Dypsis lutescens

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Dypsis (DIP-sis)
lutescens (loo-TEHS-senz)
458e643d-20ea-48d6-b881-059d7b94fec6.jpg
Hawaii.
Scientific Classification
Genus: Dypsis (DIP-sis)
Species:
lutescens (loo-TEHS-senz)
Synonyms
None set.
Native Continent
Africa
Africa.gif
Morphology
Habit: Clustering
Leaf type: Pinnate
Culture
Survivability index
Common names
Rehazo, Lafahazo, Lafaza (Betsimisaraka). Golden Cane Palm.

Habitat and Distribution

Dypsis lutescens is found in East Madagascar and La Réunion. On littoral forest or heath vegetation
Dlutescens2.JPG
on white sand, also on rock; persists in secondary growth and may be locally common. Alt. 5-35 m.

Description

Dypsis lutescens is one of the world's most common palms as a result of its extensive use as an indoor 'plantscaping' specimen. In this trade it is referred as an Areca Palm, although it does not belong to the palm genus of Areca. It can also be seen used extensively as a hedge in more tropical situations. It generally carries a yellow cast to its parts, although there appears to be greener variations, and even one with a bluish cast to the beautiful recurving fronds. Editing by edric.

Wendland described the genus Chrysalidocarpus and the species Chrysalidocarpus lutescens at the same time; he also mentioned that this was a common indoors palm in Europe, known as Areca or Hyophorbe indica or lutescens, and also as Areca borbonica or A. dicksoni (= Dictyospermum album); none of these names refers to the Madagascar material. [Chrysalidocarpus lutescens is not based on the Bory name Hyophorbe lutescens, since Wendland states categorically that he is describing the species as distinct from Hyophorbe. Areca lutescens Bory was described from specimens from La Réunion, and is a synonym of Hyophorbe indica Gaertn. Areca borbonica is an old garden name for Dictyosperma album (Bory) H. Wendl. & Drude. None of these palms conforms to the description Wendland gave for his new species, with its green leaf-sheaths with a waxy bloom combined with a clustering habit]. With D. arenarum and D. psammophila it forms a complex that requires further study, particularly since all three taxa occur in the same area and almost in the same habitat. This complex seems close to D. baronii and D. onilahensis, to which it bears an uncanny resemblance. We are tentatively including Chrysalidocarpus glaucescens Waby in synonymy. This species was based on a particularly glaucous and robust plant cultivated in Trinidad. It is certainly larger in all its parts than D. lutescens but we do not think it can be anything else. (J. Dransfield and H. Beentje. 1995)/Palmweb.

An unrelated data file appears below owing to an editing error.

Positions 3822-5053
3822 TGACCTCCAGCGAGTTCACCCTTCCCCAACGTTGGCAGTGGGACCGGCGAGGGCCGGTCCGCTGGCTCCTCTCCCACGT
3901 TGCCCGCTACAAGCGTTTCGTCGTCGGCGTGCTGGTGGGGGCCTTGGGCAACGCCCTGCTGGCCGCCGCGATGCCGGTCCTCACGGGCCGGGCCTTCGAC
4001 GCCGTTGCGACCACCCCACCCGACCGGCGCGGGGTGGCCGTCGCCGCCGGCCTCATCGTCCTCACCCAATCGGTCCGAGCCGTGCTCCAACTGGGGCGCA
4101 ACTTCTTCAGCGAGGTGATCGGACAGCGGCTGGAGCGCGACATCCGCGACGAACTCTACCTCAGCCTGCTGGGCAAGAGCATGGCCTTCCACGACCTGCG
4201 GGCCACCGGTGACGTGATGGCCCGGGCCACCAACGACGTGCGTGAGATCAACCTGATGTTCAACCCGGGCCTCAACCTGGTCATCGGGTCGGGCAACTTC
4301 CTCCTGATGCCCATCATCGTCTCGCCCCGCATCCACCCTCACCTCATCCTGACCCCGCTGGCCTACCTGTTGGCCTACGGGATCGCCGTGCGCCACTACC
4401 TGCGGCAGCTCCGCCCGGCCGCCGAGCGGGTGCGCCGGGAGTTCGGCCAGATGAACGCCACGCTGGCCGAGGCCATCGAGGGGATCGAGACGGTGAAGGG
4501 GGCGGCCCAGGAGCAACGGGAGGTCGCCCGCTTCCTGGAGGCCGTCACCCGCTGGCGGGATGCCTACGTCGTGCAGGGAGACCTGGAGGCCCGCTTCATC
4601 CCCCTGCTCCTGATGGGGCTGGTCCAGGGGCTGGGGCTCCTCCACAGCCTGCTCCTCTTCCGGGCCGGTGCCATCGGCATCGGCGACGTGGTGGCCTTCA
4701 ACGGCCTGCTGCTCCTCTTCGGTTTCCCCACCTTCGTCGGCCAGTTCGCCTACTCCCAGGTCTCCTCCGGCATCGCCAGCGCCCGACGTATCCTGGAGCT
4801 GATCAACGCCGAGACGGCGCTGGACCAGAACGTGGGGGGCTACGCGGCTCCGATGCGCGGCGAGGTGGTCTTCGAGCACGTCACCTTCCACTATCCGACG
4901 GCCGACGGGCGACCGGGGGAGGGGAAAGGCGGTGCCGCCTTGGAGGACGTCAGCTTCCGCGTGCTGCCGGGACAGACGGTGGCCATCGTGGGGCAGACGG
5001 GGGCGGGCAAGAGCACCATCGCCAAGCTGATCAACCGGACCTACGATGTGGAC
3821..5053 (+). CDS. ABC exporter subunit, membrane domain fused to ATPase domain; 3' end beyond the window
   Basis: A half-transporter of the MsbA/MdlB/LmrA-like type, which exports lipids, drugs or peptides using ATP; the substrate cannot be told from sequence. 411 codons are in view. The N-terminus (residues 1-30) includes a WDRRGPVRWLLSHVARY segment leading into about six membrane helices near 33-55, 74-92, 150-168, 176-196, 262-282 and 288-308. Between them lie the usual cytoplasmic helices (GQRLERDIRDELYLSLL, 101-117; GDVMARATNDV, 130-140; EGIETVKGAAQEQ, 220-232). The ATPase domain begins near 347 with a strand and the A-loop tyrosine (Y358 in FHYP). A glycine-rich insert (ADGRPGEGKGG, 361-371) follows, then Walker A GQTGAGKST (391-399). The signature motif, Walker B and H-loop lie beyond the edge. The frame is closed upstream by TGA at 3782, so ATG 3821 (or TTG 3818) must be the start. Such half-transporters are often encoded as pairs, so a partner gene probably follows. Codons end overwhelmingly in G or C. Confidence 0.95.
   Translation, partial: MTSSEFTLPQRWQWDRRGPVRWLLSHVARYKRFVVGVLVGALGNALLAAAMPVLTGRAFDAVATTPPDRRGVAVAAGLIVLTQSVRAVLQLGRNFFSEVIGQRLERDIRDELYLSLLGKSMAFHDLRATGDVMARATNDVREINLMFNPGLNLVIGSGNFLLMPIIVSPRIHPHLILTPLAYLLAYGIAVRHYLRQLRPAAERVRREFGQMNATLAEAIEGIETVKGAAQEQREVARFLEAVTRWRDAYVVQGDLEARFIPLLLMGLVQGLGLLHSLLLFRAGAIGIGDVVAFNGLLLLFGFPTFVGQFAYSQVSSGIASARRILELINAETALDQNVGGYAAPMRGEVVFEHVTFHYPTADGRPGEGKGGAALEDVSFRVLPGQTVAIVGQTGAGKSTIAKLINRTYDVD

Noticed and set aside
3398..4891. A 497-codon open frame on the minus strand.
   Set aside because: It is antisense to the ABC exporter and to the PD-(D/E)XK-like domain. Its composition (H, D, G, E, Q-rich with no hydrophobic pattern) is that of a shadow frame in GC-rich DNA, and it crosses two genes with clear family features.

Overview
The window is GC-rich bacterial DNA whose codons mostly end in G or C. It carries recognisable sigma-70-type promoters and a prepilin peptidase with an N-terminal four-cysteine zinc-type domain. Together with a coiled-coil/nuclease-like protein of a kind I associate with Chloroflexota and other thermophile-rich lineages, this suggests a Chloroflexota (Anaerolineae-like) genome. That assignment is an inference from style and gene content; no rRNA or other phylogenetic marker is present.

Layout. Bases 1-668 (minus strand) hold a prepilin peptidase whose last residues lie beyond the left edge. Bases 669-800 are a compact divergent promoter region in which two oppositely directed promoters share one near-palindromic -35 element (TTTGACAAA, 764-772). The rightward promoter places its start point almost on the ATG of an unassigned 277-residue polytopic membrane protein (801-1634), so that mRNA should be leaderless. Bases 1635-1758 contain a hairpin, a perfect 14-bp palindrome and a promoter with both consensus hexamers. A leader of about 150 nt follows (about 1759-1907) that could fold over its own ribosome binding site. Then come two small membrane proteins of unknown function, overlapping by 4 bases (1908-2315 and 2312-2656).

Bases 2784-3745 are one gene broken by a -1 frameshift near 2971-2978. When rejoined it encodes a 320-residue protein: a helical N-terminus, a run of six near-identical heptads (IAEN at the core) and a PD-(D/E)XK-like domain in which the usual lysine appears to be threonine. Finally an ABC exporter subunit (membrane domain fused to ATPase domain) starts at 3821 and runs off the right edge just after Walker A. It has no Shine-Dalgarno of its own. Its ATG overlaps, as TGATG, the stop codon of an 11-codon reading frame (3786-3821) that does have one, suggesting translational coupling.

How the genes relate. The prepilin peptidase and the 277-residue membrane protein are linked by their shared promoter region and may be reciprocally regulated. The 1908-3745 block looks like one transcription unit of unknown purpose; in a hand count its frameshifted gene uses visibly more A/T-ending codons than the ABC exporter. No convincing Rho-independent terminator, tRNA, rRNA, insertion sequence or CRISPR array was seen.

Culture

Light: Golden cane palm will grow in sun or shade but looks its best in bright diffuse light (indoors or out). Moisture: It prefers moist, well-drained fertile soils. Hardiness: USDA Zones 10-11. Propagation: Golden cane palm can be propagated from seeds which take 2-6 months to germinate. Offshoots cut from the base of the palm can be used to start new plants.

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Comments and Curiosities

One of the best-known Madagascar palms (at least under its old name): this species is very widespread in cultivation all over the tropics, doing well under a wide range of conditions. This is in strange contrast to its native country, where it is restricted to a special habitat: white sand forest in a narrow strip close to the sea. The name means 'becoming yellow' and refers (probably) to the leaf sheath, petiole and rachis. (J. Dransfield and H. Beentje. 1995)/Palmweb.


External Links

References

Phonetic spelling of Latin names by edric.

Special thanks to Geoff Stein, (Palmbob) for his hundreds of photos.

Special thanks to Palmweb.org, Dr. John Dransfield, Dr. Bill Baker & team, for their volumes of information and photos.

Glossary of Palm Terms; Based on the glossary in Dransfield, J., N.W. Uhl, C.B. Asmussen-Lange, W.J. Baker, M.M. Harley & C.E. Lewis. 2008. Genera Palmarum - Evolution and Classification of the Palms. Royal Botanic Gardens, Kew. All images copyright of the artists and photographers (see images for credits).

Dransfield, J. & Beentje, H. 1995. The Palms of Madagascar. Royal Botanic Gardens, Kew and The International Palm Society.


Many Special Thanks to Ed Vaile for his long hours of tireless editing and numerous contributions.

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